Walnut species (Juglans spp.) are economically important. The most important are the Persian walnut (J. regia L.) and the eastern black walnut (J. nigra L.), which are cultivated for nut and wood production in the United States, Europe, and Asia. The important cultivation areas are located in Mediterranean, semiarid, and arid regions (Aletá et al., 2009; Vahdati et al., 2009). They are considered as marginal production areas for this species because of low water availability. To date, few studies have been carried out to investigate genetic and phenotypic variability in physiological responses of this genus to environmental factors, specifically to the responses of drought stress in the context of climate change (Crystal and Jacobs, 2014; Gauthier and Jacobs, 2011).

Walnut is a drought-avoidant species (Lucier and Hinckley, 1982). It displays several desiccation-avoidance mechanisms, such as deep root system (Pallardy and Rhoads, 1993), stomatal sensitivity to relative humidity (Cochard et al., 2002), and drought-induced leaf abscission (Tyree et al., 1993). These traits help prevent extensive cavitation developing during water stress. Previous studies have pointed out the differences in water use efficiency or drought response for germination and growth between Persian walnut genotypes. These studies suggested a difference in drought responses among the genotypes (Aletá et al., 2009; Vahdati et al., 2009). However, little is known about genetic variability for drought tolerance traits, particularly for vulnerability to cavitation.

In this study, we assessed the genetic diversity of vulnerability to cavitation in Juglans spp. First, we tested several methods for measuring vulnerability to cavitation for improving the accuracy of vulnerability curves (VCs) in this tree species. We then investigated this trait in six cultivars of J. regia, six hybrids of J. regia × J. nigra, and seven species in relation with xylem structural traits. We hypothesized that the variation in vulnerability to cavitation would be much higher in the species and the hybrids than in the commercial cultivars, as the genetic variability is higher among species, and could be enhanced by interspecific crossing (Cochard et al., 2008).

Materials and Methods

Plant materials.

The measurements were conducted on walnut trees 18–23 years old, grown outdoors at the INRA (Institut National de Recherche Agronomique) Crouël site, Clermont-Ferrand in south-central France (lat. 45°46′27″N, long. 3°8′36″E; altitude 338 m). Forty-eight individual trees were selected from six cultivars: Chandler (Ch, 4 individuals), Fernette (Ft, 3), Fernor (Fo, 4), Franquette (Fq, 17), Lara (La, 15), and Serr (Se, 4). The selected trees were in the same area, had the same south orientation, and had similar height aboveground level. The trees were neither irrigated, nor fertilized, nor treated. Seventeen branch samples were randomly harvested from the 48 trees to test the analytical technique using Cavitron on 4 Oct. 2011. Three to six branches were later collected from each tree studied to investigate the level of vulnerability to cavitation among these cultivars on 8 Nov. 2011. Selected branches were current year, mature, from the sun-exposed part of the canopy, and at least 0.45 m in length. Branches were immediately defoliated, wrapped in moist paper, and placed in plastic bags to avoid dehydration. The branches were cold-stored (4 °C) for not more than 30 d before analysis of their xylem vulnerability to cavitation. We previously demonstrated that autumn sampling was well suited to measuring this trait and that samples could be stored for several weeks before measurements (Herbette et al., 2010).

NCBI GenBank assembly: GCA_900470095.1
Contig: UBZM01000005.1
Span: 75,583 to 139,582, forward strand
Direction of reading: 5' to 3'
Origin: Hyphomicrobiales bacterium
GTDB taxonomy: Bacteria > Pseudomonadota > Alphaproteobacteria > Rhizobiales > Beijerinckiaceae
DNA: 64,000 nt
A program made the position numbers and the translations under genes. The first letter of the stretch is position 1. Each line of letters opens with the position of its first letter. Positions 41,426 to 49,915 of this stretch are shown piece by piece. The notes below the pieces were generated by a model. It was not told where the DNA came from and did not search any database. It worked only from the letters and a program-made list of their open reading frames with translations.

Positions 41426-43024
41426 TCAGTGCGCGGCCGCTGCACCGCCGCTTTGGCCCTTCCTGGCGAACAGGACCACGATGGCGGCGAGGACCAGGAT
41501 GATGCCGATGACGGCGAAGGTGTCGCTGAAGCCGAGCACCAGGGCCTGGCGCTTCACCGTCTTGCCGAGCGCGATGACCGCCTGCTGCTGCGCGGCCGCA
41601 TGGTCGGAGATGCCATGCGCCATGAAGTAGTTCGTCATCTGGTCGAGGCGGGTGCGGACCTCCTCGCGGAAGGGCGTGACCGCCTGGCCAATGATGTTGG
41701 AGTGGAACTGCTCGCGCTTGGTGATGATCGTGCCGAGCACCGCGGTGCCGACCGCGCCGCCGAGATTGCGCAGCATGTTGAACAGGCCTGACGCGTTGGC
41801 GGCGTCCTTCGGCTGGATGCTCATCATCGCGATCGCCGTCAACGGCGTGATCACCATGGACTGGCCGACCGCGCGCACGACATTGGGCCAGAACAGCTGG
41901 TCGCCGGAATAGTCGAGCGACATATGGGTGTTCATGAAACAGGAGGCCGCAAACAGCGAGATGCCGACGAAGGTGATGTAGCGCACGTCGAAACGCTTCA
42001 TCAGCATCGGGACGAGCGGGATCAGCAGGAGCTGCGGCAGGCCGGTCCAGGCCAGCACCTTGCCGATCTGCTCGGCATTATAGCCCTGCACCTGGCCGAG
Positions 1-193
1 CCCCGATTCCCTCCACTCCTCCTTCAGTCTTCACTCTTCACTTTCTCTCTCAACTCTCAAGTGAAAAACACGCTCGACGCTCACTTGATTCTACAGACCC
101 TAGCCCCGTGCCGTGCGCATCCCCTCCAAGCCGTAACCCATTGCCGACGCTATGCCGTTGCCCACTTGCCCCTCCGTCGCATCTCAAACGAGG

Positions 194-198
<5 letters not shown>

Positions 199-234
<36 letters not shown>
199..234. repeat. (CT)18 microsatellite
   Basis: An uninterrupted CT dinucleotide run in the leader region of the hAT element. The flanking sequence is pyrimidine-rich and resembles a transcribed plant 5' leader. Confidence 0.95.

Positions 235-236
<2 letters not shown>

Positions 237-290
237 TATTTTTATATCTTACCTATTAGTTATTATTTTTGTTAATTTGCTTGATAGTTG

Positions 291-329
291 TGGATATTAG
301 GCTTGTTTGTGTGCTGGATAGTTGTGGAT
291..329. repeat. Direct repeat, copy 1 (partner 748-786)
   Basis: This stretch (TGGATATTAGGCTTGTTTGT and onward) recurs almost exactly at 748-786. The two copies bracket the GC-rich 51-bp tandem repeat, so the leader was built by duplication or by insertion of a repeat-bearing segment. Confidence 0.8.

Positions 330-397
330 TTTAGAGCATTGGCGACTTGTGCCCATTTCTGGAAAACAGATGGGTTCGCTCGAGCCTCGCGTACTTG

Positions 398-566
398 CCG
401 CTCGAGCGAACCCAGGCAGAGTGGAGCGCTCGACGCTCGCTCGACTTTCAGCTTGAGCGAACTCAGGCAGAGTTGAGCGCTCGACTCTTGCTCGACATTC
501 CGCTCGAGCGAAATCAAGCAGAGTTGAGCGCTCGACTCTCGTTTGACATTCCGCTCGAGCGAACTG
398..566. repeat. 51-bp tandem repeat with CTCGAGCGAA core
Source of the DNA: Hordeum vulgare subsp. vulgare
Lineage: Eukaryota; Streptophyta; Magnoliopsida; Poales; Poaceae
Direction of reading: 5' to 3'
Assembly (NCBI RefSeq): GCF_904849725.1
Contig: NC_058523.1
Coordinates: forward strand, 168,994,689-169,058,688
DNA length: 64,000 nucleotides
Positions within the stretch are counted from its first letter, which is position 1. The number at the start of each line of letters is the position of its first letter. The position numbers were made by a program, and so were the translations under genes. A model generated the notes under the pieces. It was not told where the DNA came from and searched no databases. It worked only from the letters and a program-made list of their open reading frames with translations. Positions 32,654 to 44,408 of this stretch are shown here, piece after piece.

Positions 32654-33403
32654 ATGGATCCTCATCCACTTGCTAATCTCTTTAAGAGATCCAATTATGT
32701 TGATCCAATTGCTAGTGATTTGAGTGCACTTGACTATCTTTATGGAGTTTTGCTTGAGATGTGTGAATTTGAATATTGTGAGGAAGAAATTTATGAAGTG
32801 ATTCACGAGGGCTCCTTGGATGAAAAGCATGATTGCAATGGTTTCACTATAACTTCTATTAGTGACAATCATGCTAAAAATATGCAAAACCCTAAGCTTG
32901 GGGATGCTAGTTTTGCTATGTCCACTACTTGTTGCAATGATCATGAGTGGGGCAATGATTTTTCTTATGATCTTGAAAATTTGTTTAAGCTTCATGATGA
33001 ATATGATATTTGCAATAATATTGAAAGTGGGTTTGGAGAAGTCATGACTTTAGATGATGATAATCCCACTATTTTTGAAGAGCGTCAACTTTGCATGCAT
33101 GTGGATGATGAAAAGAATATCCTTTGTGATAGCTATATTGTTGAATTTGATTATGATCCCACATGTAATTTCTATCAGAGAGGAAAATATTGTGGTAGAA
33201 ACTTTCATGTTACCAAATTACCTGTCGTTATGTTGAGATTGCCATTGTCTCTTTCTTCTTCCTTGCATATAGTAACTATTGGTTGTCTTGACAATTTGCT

In addition, 20 branches were randomly harvested from these trees following the same protocols, for the measurement of native embolism. These harvested branches were placed in moist black plastic bags and brought immediately to the laboratory for analysis. Comparison for vulnerability to cavitation between walnut hybrids was conducted on six wood-oriented hybrid walnuts (J. regia × J. nigra): F1, F2, H3, J3, N1, and N3, grown on the same site. Branches 0.60–1.00 m long were collected on 12 Nov. 2013. For each hybrid, current year branches (n = 8–10) were collected from sunlight-exposed parts of two individual trees. The sampling was carried out as described previously.

Comparison for vulnerability to cavitation among walnut species was conducted on trees 28–30 years old grown outdoors at the INRA Toulenne site in southwestern France (lat. 44°43′36″N, long. 0°16′43″E). Fifty-nine branches 0.60–1.00 m long were collected from seven walnut species: Juglans cinerea, Juglans hindsii, Juglans mandshurica, J. nigra, J. regia, Juglans microcarpa, and Juglans ailantifolia. For each species, current year branches (n = 4–16) were collected from sunlight-exposed parts of three to seven individual trees. The sampling was carried out as described previously.

Native embolism.

Native embolism was measured on branches of both Persian (n = 15), the hybrid (n = 12) and the species (n = 26) of walnut, using Xyl’EM and following the procedure described by Cruiziat et al. (2002). This prerequisite was proposed and explained by Awad et al. (2010). Briefly, a high level of native embolism can underestimate the vulnerability to cavitation measured using the Cavitron. It is, thus, necessary to control the native embolism of samples before analyzing vulnerability to cavitation. A segment 0.1 m long was cut under water from the center of the collected branch, and its proximal end was then attached to the hydraulic apparatus. Initial hydraulic conductance (Ki) was measured under low pressure (6–9 kPa) using a perfused solution of 10 mm KCl and 1 mm CaCl2. The segments were perfused with the same solution at 0.15 MPa to remove embolism, and the maximum hydraulic conductance (Kmax) was determined under low pressure. The percent loss of xylem conductivity (PLC) was calculated as follows: